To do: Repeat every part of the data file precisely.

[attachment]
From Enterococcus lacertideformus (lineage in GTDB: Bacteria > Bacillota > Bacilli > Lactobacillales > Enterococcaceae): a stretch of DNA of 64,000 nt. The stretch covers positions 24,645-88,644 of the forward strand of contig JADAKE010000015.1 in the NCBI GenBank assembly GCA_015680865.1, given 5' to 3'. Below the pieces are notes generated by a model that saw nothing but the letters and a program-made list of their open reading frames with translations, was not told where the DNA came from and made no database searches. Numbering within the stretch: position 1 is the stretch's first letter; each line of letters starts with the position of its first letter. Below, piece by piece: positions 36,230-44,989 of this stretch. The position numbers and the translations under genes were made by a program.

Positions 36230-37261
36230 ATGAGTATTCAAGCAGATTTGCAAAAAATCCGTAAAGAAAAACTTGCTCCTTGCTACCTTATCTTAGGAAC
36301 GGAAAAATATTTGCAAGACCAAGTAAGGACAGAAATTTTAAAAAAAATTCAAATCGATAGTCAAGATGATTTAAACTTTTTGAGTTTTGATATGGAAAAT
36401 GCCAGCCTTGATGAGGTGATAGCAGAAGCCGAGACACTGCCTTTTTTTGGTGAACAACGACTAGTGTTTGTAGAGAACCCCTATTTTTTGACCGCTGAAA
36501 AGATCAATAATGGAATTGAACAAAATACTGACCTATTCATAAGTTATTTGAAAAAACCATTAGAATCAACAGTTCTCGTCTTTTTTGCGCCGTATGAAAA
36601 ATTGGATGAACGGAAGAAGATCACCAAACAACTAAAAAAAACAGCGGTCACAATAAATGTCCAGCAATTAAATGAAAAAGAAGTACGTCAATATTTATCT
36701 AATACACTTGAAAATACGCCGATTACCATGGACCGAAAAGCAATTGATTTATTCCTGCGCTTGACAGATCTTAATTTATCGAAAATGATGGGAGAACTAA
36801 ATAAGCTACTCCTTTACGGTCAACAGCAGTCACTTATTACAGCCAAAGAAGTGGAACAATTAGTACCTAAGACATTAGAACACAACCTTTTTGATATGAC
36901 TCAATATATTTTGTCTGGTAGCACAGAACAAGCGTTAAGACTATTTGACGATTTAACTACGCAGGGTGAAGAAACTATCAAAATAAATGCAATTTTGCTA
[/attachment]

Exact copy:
From Enterococcus lacertideformus (lineage in GTDB: Bacteria > Bacillota > Bacilli > Lactobacillales > Enterococcaceae): a stretch of DNA of 64,000 nt. The stretch covers positions 24,645-88,644 of the forward strand of contig JADAKE010000015.1 in the NCBI GenBank assembly GCA_015680865.1, given 5' to 3'. Below the pieces are notes generated by a model that saw nothing but the letters and a program-made list of their open reading frames with translations, was not told where the DNA came from and made no database searches. Numbering within the stretch: position 1 is the stretch's first letter; each line of letters starts with the position of its first letter. Below, piece by piece: positions 36,230-44,989 of this stretch. The position numbers and the translations under genes were made by a program.

Positions 36230-37261
36230 ATGAGTATTCAAGCAGATTTGCAAAAAATCCGTAAAGAAAAACTTGCTCCTTGCTACCTTATCTTAGGAAC
36301 GGAAAAATATTTGCAAGACCAAGTAAGGACAGAAATTTTAAAAAAAATTCAAATCGATAGTCAAGATGATTTAAACTTTTTGAGTTTTGATATGGAAAAT
36401 GCCAGCCTTGATGAGGTGATAGCAGAAGCCGAGACACTGCCTTTTTTTGGTGAACAACGACTAGTGTTTGTAGAGAACCCCTATTTTTTGACCGCTGAAA
36501 AGATCAATAATGGAATTGAACAAAATACTGACCTATTCATAAGTTATTTGAAAAAACCATTAGAATCAACAGTTCTCGTCTTTTTTGCGCCGTATGAAAA
36601 ATTGGATGAACGGAAGAAGATCACCAAACAACTAAAAAAAACAGCGGTCACAATAAATGTCCAGCAATTAAATGAAAAAGAAGTACGTCAATATTTATCT
36701 AATACACTTGAAAATACGCCGATTACCATGGACCGAAAAGCAATTGATTTATTCCTGCGCTTGACAGATCTTAATTTATCGAAAATGATGGGAGAACTAA
36801 ATAAGCTACTCCTTTACGGTCAACAGCAGTCACTTATTACAGCCAAAGAAGTGGAACAATTAGTACCTAAGACATTAGAACACAACCTTTTTGATATGAC
36901 TCAATATATTTTGTCTGGTAGCACAGAACAAGCGTTAAGACTATTTGACGATTTAACTACGCAGGGTGAAGAAACTATCAAAATAAATGCAATTTTGCTA